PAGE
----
At once encyclopedic and intimate—a tour de force in canine appreciation.

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PUKKA'S PROMISE

THE QUEST FOR LONGER-LIVED DOGS

An engaging, comprehensive study of man’s best friend.

In 2008, Kerasote told the tale of his relationship with his beloved Merle (Merle’s Door, 2008, etc.), the stray dog who basically walked out of the desert and became the author’s stalwart companion. After Merle succumbed to a brain tumor, Kerasote mourned his loss by investigating the factors that influence a dog’s longevity, undertaking a quest to find and raise the healthiest pup possible. “Why has nature decreed that our friendly dogs are already ancient in their teens,” asks the author, “while giving the unhuggable tortoise more than a century of life and some whales two hundred years to swim through the polar seas?” Kerasote attempts to answer that question, combining his close personal observations of canine behavior and health with extensive veterinary input and field research. With his trademark attention to detail and masterful descriptive abilities, Kerasote delves into the crucial factors affecting a dog’s life—breeding, diet, environment, spaying and neutering, living conditions—as he chronicles his hunt for and acquisition of Pukka (pronounced PUCK-ah and Hindi for “first-class”), the good-natured golden Labrador retriever puppy born in Minnesota, whom the author took back home to live with him in Jackson Hole, Wyo. Kerasote covers every aspect of young Pukka’s life, from the genetics and character of his parents, to the car restraints fashioned for their road trip home, to the best food to feed him. Kerasote also graphically probes issues in the U.S. animal shelter system, noting that in a country with upwards of 60 million dogs, 3.4 million dogs and cats are euthanized annually, a vast number compared to Europe and other developed nations. The book is packed with considered, sometimes controversial, reflections alongside accompanying illustrations and helpful notes.

At once encyclopedic and intimate—a tour de force in canine appreciation.

Pub Date: Feb. 5, 2013

ISBN: 978-0-547-23626-1

Page Count: 464

Publisher: Houghton Mifflin Harcourt

Review Posted Online: Dec. 27, 2012

Kirkus Reviews Issue: Jan. 15, 2013

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Stricter than, say, Bergen Evans or W3 ("disinterested" means impartial — period), Strunk is in the last analysis...

THE ELEMENTS OF STYLE

50TH ANNIVERSARY EDITION

Privately published by Strunk of Cornell in 1918 and revised by his student E. B. White in 1959, that "little book" is back again with more White updatings.

Stricter than, say, Bergen Evans or W3 ("disinterested" means impartial — period), Strunk is in the last analysis (whoops — "A bankrupt expression") a unique guide (which means "without like or equal").

Pub Date: May 15, 1972

ISBN: 0205632645

Page Count: 105

Publisher: Macmillan

Review Posted Online: Oct. 28, 2011

Kirkus Reviews Issue: May 1, 1972

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DEAR MR. HENSHAW

Possibly inspired by the letters Cleary has received as a children's author, this begins with second-grader Leigh Botts' misspelled fan letter to Mr. Henshaw, whose fictitious book itself derives from the old take-off title Forty Ways W. Amuse a Dog. Soon Leigh is in sixth grade and bombarding his still-favorite author with a list of questions to be answered and returned by "next Friday," the day his author report is due. Leigh is disgruntled when Mr. Henshaw's answer comes late, and accompanied by a set of questions for Leigh to answer. He threatens not to, but as "Mom keeps nagging me about your dumb old questions" he finally gets the job done—and through his answers Mr. Henshaw and readers learn that Leigh considers himself "the mediumest boy in school," that his parents have split up, and that he dreams of his truck-driver dad driving him to school "hauling a forty-foot reefer, which would make his outfit add up to eighteen wheels altogether. . . . I guess I wouldn't seem so medium then." Soon Mr. Henshaw recommends keeping a diary (at least partly to get Leigh off his own back) and so the real letters to Mr. Henshaw taper off, with "pretend," unmailed letters (the diary) taking over. . . until Leigh can write "I don't have to pretend to write to Mr. Henshaw anymore. I have learned to say what I think on a piece of paper." Meanwhile Mr. Henshaw offers writing tips, and Leigh, struggling with a story for a school contest, concludes "I think you're right. Maybe I am not ready to write a story." Instead he writes a "true story" about a truck haul with his father in Leigh's real past, and this wins praise from "a real live author" Leigh meets through the school program. Mr. Henshaw has also advised that "a character in a story should solve a problem or change in some way," a standard juvenile-fiction dictum which Cleary herself applies modestly by having Leigh solve his disappearing lunch problem with a burglar-alarmed lunch box—and, more seriously, come to recognize and accept that his father can't be counted on. All of this, in Leigh's simple words, is capably and unobtrusively structured as well as valid and realistic. From the writing tips to the divorced-kid blues, however, it tends to substitute prevailing wisdom for the little jolts of recognition that made the Ramona books so rewarding.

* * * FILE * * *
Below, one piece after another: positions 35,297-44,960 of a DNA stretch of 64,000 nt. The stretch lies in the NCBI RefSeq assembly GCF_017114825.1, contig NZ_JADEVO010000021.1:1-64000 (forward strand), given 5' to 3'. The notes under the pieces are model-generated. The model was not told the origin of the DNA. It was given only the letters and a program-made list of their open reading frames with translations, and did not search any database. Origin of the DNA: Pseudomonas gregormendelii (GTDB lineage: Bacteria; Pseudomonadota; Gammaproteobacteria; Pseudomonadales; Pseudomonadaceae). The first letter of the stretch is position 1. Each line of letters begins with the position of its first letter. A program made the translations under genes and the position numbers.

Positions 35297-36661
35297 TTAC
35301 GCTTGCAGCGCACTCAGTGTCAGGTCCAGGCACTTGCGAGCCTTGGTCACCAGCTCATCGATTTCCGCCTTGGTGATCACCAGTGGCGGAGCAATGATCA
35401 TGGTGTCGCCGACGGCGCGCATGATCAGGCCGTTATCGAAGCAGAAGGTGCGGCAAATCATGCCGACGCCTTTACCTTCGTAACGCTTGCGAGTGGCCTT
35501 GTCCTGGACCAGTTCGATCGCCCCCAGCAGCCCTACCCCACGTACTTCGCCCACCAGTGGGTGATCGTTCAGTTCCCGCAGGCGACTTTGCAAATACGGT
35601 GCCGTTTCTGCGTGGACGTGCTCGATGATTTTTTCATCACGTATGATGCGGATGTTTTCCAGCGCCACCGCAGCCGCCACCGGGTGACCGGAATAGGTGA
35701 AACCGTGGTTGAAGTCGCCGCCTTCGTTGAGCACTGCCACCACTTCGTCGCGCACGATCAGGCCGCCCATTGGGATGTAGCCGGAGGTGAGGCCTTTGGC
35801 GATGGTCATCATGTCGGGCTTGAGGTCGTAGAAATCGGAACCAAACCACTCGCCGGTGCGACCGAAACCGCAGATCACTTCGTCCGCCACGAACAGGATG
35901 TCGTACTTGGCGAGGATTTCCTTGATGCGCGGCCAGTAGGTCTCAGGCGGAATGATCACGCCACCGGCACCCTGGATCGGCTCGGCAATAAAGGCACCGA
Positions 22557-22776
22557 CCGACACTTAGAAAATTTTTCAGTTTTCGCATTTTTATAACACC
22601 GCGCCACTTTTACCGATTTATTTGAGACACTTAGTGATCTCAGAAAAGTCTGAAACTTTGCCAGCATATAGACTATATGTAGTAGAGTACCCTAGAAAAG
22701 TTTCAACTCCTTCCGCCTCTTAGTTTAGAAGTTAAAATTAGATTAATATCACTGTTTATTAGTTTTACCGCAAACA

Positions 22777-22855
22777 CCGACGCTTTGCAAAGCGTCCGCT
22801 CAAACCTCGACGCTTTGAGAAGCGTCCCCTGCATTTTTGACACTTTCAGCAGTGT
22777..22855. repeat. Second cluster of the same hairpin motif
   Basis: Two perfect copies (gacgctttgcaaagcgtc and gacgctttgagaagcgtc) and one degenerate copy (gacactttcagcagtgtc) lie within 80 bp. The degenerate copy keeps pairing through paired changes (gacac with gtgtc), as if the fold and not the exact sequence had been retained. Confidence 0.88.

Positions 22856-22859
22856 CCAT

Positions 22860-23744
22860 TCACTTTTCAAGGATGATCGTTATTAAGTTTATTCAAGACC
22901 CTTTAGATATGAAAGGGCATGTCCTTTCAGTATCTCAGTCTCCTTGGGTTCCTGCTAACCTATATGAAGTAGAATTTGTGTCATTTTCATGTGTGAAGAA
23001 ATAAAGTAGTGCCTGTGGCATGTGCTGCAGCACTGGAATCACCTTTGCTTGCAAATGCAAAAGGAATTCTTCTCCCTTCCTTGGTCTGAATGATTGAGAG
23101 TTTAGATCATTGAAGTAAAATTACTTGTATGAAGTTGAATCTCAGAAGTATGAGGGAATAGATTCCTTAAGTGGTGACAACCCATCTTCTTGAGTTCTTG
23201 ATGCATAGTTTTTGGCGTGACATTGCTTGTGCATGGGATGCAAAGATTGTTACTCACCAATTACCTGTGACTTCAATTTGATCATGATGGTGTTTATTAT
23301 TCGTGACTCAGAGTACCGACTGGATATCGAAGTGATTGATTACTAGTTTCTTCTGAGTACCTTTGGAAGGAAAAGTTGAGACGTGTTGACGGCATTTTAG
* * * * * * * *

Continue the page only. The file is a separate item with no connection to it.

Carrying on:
Pub Date: Aug. 22, 1983

ISBN: 143511096X

Page Count: 133

Publisher: Morrow/HarperCollins

Review Posted Online: Oct. 16, 2011

Kirkus Reviews Issue: Aug. 1, 1983

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